A History of the County of Essex: Volume 4, Ongar Hundred. Originally published by Victoria County History, London, 1956.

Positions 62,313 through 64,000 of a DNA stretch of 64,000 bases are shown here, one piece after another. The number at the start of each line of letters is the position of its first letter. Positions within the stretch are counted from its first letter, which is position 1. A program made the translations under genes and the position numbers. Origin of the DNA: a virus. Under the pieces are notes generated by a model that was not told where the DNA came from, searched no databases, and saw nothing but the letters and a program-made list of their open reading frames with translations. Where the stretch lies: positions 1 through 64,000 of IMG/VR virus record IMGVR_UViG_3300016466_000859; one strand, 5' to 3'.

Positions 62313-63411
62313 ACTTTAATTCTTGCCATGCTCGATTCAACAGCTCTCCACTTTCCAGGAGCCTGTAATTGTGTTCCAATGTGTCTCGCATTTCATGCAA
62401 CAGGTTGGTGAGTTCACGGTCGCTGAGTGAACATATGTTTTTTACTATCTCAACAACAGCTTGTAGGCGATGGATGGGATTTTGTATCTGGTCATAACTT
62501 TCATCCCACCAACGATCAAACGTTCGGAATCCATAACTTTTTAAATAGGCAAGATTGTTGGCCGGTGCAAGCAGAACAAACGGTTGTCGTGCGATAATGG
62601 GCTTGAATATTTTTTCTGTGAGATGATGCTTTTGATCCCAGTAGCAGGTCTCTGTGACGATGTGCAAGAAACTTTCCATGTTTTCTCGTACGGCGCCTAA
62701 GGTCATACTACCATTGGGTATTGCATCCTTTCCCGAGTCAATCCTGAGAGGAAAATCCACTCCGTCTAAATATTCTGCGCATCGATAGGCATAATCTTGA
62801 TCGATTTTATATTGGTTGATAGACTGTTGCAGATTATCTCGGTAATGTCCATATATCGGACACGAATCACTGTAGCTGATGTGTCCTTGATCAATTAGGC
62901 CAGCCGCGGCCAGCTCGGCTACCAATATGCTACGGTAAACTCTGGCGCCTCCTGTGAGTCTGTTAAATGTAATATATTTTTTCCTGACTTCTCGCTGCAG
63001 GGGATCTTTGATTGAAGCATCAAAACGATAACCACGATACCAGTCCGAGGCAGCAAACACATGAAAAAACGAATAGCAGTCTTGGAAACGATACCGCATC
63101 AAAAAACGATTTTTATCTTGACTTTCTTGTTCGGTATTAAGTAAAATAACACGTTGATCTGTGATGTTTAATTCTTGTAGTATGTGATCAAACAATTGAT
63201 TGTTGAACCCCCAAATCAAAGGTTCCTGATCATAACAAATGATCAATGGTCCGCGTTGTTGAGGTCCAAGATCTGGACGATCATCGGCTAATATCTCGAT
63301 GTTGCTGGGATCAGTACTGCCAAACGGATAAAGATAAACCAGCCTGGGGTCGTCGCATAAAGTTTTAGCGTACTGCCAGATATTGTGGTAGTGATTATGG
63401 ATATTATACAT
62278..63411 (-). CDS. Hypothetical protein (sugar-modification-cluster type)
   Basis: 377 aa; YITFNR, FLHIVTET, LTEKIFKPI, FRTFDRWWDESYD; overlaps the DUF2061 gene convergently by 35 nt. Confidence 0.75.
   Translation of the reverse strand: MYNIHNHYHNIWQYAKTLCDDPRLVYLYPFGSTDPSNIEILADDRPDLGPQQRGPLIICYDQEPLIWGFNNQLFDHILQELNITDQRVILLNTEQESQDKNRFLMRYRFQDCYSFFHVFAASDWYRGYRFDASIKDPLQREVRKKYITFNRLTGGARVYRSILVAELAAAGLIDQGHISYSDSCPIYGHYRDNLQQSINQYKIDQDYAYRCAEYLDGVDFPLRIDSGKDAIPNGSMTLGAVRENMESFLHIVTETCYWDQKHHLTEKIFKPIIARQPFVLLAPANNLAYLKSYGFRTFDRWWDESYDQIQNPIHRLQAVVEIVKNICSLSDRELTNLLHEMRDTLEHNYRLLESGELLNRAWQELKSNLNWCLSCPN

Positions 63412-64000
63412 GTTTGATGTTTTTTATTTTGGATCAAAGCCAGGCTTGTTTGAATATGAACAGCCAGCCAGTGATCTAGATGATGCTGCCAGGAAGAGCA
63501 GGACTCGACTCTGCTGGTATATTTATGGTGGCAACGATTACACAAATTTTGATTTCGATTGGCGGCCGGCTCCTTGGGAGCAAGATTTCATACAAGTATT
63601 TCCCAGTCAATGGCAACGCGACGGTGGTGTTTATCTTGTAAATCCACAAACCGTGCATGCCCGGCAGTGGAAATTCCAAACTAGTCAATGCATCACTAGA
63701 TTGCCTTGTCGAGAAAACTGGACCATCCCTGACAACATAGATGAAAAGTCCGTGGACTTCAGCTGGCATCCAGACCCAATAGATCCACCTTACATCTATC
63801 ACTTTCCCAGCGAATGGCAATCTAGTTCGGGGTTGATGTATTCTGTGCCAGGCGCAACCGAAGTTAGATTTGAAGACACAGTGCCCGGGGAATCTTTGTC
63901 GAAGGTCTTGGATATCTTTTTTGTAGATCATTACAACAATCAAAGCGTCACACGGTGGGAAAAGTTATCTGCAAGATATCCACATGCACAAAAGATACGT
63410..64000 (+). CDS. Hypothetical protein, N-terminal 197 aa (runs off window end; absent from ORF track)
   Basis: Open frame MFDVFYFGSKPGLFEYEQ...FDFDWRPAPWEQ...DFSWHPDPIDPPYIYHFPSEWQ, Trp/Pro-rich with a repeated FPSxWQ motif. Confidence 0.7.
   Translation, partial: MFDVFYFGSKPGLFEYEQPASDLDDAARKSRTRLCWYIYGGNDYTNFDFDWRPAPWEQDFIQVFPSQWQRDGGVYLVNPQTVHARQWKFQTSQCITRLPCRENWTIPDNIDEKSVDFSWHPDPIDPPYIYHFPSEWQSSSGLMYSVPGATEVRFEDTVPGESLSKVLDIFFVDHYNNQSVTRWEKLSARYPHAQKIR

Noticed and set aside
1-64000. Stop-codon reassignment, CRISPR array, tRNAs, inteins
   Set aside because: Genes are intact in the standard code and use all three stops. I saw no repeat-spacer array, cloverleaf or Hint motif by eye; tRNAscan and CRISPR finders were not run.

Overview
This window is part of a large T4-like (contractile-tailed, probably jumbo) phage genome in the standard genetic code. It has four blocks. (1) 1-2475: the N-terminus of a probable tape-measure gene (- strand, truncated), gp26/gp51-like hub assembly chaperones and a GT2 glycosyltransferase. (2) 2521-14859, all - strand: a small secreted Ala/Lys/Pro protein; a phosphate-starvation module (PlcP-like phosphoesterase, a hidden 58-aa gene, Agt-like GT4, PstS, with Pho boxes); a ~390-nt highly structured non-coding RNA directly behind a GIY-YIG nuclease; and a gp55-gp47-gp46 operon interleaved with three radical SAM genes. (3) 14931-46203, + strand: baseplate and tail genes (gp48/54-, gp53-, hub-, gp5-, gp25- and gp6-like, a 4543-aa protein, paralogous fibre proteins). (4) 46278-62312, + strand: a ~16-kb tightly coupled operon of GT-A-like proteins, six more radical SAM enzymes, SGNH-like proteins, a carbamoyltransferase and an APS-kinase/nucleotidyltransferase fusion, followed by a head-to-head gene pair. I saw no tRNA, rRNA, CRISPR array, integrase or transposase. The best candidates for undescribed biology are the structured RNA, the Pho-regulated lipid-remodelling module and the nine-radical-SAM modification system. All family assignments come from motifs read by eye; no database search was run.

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In 1066 LITTLE LAVER was held as a manor by Brictmar. (fn. 1) In 1086 it was held of Eustace Count of Boulogne by Richard and was worth 10s. (fn. 2) In 1190 an assize was held to determine whether Eustace de Lagefare had more right to hold the 'land of Lagefare' of the king than the king had to hold it in demesne. (fn. 3) In 1200 Ralph de Rochester brought a suit against Eustace de Lagefare, the tenant, for possession of the land. (fn. 4) Afterwards they came to an agreement whereby Eustace de Lagefare acknowledged 'all the town of Lagefare' to be the right of Ralph de Rochester who granted to Eustace the services of 8 tenants and 27 acres of land to hold of him by the service of 1/3 knight's fee. (fn. 5) In 1212 and 1217-18 Ralph de Rochester held Little Laver in chief of the king by the service of ½ fee and Richard de Rochester and his brother Eustace held the manor of Ralph. (fn. 6) It was probably from this division of the manor between Eustace and Richard that there came to be two manors in Little Laver: Little Laver alias Bourchiers Hall and Enfields alias Envilles (see below). It seems, however, that until 1325, if not later, the estates held by the successors of Eustace and Richard were considered not as separate manors but as parts of one manor. (fn. 7) In 1307 this manor was held of Robert, 2nd Lord Scales, whose great-grandfather Robert de Scales (d. before 1250), had probably inherited it through his wife Alice de Rochester. (fn. 8) Robert, 2nd Lord Scales, died in 1325 and was succeeded by his son Robert, 3rd Lord Scales. (fn. 9) After this Envilles and Bourchiers estates came to be regarded as separate manors but they probably continued under a common overlord. Certainly in 1428 the tenant in chief of both manors was Humphrey Stafford, later Duke of Buckingham (d. 1460). (fn. 10)